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Metal spikes on road, barricades hit farmers’ access to water, toilets

From toilets to water to sanitation — farmers at the three protest sites at Delhi’s borders are feeling the squeeze with police stepping up barricading over the past few days.

All three sites have seen the addition of more barricades and cement slabs since the January 26 violence. Concertina wires have been used to cover vast stretches, and at Tikri and Ghazipur, police have also put metal spikes on the roads leading to the protest sites.

At Singhu, which has emerged as the largest protest site over the last two months, the barricading has cut off access for farmers to roughly 100 portable toilets. A few metres from the toilets, police are now erecting a tent for a makeshift kitchen.

Harbhajan Singh from Gurdaspur, who has been at the protest for over a month, said the blockade has forced several people to relieve themselves in the open. “There are very few toilets on this side now. There’s one toilet near the petrol pump — and hundreds in an area we can no longer access. So there’s a long queue at the pump,” he said.

Farmers at Singhu also alleged that water supply to the protest site has been hit since January 26.

Delhi Water Minister Satyendar Jain had on Friday said that the Delhi Police had prevented him and Delhi Jal Board vice-chairman Raghav Chadha from supplying drinking water in tankers to Singhu. On Tuesday, Chadha told The Indian Express: “They are not letting the Jal Board tankers through. They are only saying ‘upar se order hai’. We are trying every single day to get our tankers to pass through.”

A senior Delhi Police officer from the Outer district, who is deployed at Singhu, however, said they were allowing essential services through. “Yes, we have blocked the main roads as a preventive measure after the Republic Day tractor march, but farmers still have access to some roads. We are allowing water tankers to reach the farmers from a specific point. Toilets that were earlier outside the protest site are now being shifted to their side of the barricades,” he said.

Mediapersons are no longer allowed to take the main road by crossing the barricades, and now have to go through fields or inner routes to reach the protest site.

Ravindar Singh from Anandpur Sahib, who is protesting at Singhu, said some locals have been kind enough to let them use toilets in factories nearby, even if it means walking a few kilometres in some cases.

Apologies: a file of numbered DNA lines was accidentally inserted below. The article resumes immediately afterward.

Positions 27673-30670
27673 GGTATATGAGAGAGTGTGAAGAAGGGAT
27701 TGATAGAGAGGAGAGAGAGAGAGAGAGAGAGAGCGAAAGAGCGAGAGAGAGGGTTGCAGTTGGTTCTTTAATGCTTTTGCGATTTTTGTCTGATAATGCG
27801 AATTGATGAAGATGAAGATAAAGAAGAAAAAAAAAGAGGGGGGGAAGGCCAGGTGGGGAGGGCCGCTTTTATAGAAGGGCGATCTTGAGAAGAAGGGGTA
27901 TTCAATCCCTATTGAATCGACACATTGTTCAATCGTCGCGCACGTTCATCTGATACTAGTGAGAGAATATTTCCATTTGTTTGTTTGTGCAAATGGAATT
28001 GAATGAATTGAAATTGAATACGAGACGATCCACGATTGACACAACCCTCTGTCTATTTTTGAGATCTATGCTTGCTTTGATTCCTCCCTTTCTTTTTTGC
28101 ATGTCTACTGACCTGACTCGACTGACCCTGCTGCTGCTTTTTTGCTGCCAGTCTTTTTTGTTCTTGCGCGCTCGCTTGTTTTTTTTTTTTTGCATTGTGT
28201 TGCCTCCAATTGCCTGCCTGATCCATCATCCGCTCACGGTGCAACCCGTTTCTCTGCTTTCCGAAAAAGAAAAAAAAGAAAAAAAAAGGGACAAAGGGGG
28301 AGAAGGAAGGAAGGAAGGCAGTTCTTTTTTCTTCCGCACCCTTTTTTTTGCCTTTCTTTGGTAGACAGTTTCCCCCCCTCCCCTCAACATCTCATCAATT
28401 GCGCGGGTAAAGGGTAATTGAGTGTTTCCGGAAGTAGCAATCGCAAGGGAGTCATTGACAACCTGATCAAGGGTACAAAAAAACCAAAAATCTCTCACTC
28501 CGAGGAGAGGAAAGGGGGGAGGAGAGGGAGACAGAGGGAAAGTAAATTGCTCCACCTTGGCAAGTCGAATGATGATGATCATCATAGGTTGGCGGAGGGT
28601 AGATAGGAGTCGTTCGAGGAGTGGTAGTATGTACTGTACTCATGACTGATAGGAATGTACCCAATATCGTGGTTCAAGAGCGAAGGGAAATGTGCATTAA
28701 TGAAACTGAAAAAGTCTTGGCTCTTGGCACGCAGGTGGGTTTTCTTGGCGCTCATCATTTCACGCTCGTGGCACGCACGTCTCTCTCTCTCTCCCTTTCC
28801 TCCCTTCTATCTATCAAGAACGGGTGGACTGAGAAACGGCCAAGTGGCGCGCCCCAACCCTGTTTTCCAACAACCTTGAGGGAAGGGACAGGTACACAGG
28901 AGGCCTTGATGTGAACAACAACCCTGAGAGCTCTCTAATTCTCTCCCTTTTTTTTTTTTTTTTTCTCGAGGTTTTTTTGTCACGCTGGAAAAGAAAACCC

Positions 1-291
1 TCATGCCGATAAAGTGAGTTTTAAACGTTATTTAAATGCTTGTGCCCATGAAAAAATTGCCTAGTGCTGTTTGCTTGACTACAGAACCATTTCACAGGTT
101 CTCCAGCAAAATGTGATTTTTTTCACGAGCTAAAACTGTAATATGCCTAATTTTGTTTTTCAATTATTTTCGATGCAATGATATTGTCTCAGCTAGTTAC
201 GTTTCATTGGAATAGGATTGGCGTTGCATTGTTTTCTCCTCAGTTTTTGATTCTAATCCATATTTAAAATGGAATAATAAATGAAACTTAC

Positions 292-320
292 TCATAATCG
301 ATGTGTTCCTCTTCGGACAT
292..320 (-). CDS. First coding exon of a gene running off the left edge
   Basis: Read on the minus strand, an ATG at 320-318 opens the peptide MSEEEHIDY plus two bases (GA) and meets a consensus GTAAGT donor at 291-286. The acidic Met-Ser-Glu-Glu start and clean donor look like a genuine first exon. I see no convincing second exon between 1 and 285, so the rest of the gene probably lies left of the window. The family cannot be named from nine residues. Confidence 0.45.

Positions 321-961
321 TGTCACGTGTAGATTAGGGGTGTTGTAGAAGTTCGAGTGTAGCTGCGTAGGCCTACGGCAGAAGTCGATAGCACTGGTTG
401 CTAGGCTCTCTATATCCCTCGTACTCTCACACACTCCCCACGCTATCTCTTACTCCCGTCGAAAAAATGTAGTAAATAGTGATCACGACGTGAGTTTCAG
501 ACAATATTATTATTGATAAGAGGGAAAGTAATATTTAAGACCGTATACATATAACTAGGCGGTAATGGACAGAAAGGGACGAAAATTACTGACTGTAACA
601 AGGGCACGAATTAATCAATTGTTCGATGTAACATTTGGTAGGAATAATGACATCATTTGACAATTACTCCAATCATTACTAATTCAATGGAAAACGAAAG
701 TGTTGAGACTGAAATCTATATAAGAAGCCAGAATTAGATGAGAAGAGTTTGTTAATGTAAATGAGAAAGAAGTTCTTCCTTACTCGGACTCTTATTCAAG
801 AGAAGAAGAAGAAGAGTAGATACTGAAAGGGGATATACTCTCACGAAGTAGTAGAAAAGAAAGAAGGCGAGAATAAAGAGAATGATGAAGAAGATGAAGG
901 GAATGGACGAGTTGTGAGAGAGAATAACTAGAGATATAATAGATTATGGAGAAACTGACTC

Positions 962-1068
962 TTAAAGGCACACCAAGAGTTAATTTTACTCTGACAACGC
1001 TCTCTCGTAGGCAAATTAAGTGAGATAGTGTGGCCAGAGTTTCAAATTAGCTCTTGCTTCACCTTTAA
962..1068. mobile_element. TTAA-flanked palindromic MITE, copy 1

At Tikri, mounds of garbage had piled up across the protest site on Tuesday, with farmers saying safai karamcharis have not visited the spot since Monday. While Singhu and Tikri protest sites are on the Haryana side of the border, Ghazipur falls in Uttar Pradesh.

“Before the Republic Day protest, safai karamcharis would come and clean, but not anymore. We just collect garbage and leave it on the side. We are worried about diseases spreading if something is not done,” said Ranjeet Singh, 52, a farmer from Bathinda in Punjab.

Like in Singhu, at Tikri, too, farmers said they were denied access to toilets and alleged that the authorities had put some of toilets under lock and key. Farmers said they broke open the locks of a few toilets. Here, too, farmers now depend on nearby petrol pumps or places of worship.

With no Jal Board water tankers, some of the farmers said they arranged for tankers from their villages and are refilling them with water drawn from borewells and tubewells in the neighbourhood.

The Indian Express tried multiple times to contact Jitender Kumar, District Magistrate of Jhajjar, on the stepped-up barricading, and the alleged lack of access to water and toilets for the farmers, but got no response.

At Ghazipur, farmers said the stepped-up barricading has meant that there are fewer people from Delhi joining the protests.

Jagmohan Choudhury, 63, who has been protesting at Ghazipur, said, “Many of our family members would visit from Delhi, some would get ration, some would do sewa. That has stopped now… But more than that, we are worried locals will end up hating us, thinking we are responsible for the barricading.”

Asked about the increased barricading at the protest sites, Delhi Police Commissioner S N Shrivastava told reporters Tuesday, “I am surprised that when tractors were used on January 26 to attack policemen and barricades were broken, why were no questions raised at that time? What have we done now? We have just strengthened the barricades so nobody can break them again.”

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